Informative Comparison Test On Updated 2017 BMW i3 94Ah (33 kWh): Performance, Charging
Several months ago, I ordered my 2017 33kWh i3 BEV, and just picked it up just this week. Outside of the range extender, the car is basically fully loaded with every option. I am still against having any gas capability, and have been fully electric for over 4 years now, (starting with my 2012 LEAF), but can see why many would find comfort in picking the range extender version. Window sticker for my BEV was $53,345 (image below).
Even after all this time, I still feel the i3 is in a different class when it comes to interior quality, I really appreciate the leather dash stitching and dark oak wood dash of the 2017 Terra i3.
One of my biggest concerns was that the heavier newer 33kWh i3 would be much slower than my 22kWh i3 BEV. That car is pretty quick, clocking 0-60 in the 6.4-6.5 second range. I recently had the factory programming update, and was fearful that it would diminish the older i3’s acceleration numbers.
Thankfully, I am happy to report that today’s test numbers in the original car are identical 6.4-6.5 numbers from 0-60mph as they were before the software update.
Video (below): Impromptu ‘wet test’ of the BMW i3
The 2017 94Ah i3 on the other hand feels a little less sharp in acceleration response. But feelings aren’t always representative of reality, so I proceeded to put the test gear (Vbox) in the 2017 model for some comparison runs (see above video).
While the 2017 is measurably slower, I am happy to report it is only by about .10-.15 seconds slower 0-60 mph. This car runs 0-60mph in the 6.5-6.6 second range vs 6.4-6.5 seconds of the 2014 model. Not a huge difference.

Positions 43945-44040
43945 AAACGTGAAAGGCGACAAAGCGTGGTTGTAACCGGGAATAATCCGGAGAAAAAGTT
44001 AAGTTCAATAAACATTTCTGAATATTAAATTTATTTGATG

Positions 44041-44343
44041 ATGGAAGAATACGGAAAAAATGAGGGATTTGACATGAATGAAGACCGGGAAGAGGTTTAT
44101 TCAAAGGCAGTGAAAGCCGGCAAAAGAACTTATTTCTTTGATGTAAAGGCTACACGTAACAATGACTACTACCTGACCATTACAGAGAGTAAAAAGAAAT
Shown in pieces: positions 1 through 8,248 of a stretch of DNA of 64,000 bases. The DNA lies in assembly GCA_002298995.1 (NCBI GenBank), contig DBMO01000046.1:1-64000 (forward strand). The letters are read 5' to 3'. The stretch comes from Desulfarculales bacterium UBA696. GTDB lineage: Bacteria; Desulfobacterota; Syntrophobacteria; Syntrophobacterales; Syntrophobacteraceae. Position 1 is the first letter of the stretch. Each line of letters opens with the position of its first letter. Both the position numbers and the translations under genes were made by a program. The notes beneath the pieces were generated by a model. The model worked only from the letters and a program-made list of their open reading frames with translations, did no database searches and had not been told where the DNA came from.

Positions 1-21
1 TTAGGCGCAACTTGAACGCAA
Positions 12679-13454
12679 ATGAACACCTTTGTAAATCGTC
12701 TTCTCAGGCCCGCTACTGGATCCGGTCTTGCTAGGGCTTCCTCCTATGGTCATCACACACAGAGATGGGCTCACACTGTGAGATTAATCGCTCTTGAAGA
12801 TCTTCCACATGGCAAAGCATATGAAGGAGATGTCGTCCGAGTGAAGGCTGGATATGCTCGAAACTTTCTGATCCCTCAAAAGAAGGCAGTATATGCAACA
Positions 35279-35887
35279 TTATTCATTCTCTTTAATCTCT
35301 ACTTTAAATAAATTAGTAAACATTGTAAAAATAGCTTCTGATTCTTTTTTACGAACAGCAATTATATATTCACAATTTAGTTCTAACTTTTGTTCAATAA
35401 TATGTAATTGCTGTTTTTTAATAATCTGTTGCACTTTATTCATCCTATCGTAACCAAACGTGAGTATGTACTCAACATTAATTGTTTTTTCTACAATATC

Video (below): Quick 0-60 mph performance run between the BMW i3 and Chevy Spark EV
One of the biggest advantages of the 94Ah i3 is how they changed the charging taper on it. The larger battery can sustain a significantly higher charge rate even when starting at a higher SOC.
With both vehicles starting at roughly the same SOC (42.5%-%44%), in 30 minutes the 2014 i3 packed in 9.18 kWh. vs 17.14 kWh for the 2017. And significantly, even at 92% vs 82% SOC for the 2014, when I started an extra 10 minute session, I found the 2017 was still charging at a 70% faster rate. Above 98-99% the 2017 showed at least another 12 minutes left, but that is pretty close to being fully charged anyways and way faster than the 60Ah i3 98% SOC rate.
There has been discussion about the much vaunted no taper DC CCS charging of the Chevy Spark. Luckily I was able to take an identical road trip with a new Chevy Spark and did side by side charging time comparisons with my older i3.
Yes, as expected, the Spark had the faster charging times with less taper. The predicted time to charge the 22kWh i3 from 24% to 80% was 25 minutes. The predicted time to charge the Spark from 27% to 80% was only 13 minutes. Almost twice as quick!
When the Spark hit 100% charge in just under 28 minutes, the i3 was at 88% and had an hour to go to reach 100% So one would think that the Spark is putting at least twice as much charge in its battery as the i3 in the same time, and that is where you would be dead wrong.
Truth of the matter is with both cars starting at mid 20% SOC, by the time the Spark was fully charged just under 28 minutes, its 12.70 kWh gained was only a slim .75kWh greater than that gained by my 60Ah i3. Amazingly the 94Ah i3 in same 30 minutes puts down 17kWh+ even starting at 42.5%. Something the older Spark and older i3 in the chart below can’t come close to.
The i3 has already been around for 3 years, so I am really looking forward to the new Sport model due out perhaps within this next year. I am hoping it will have greater acceleration and more autonomous driving features to distance itself from its immediate competitors once again. The cars unique design principles and the way the i3 effortlessly zips around town with rock steady stability while accelerating is more important to me than hauling around a bigger/heavier battery at this point in time.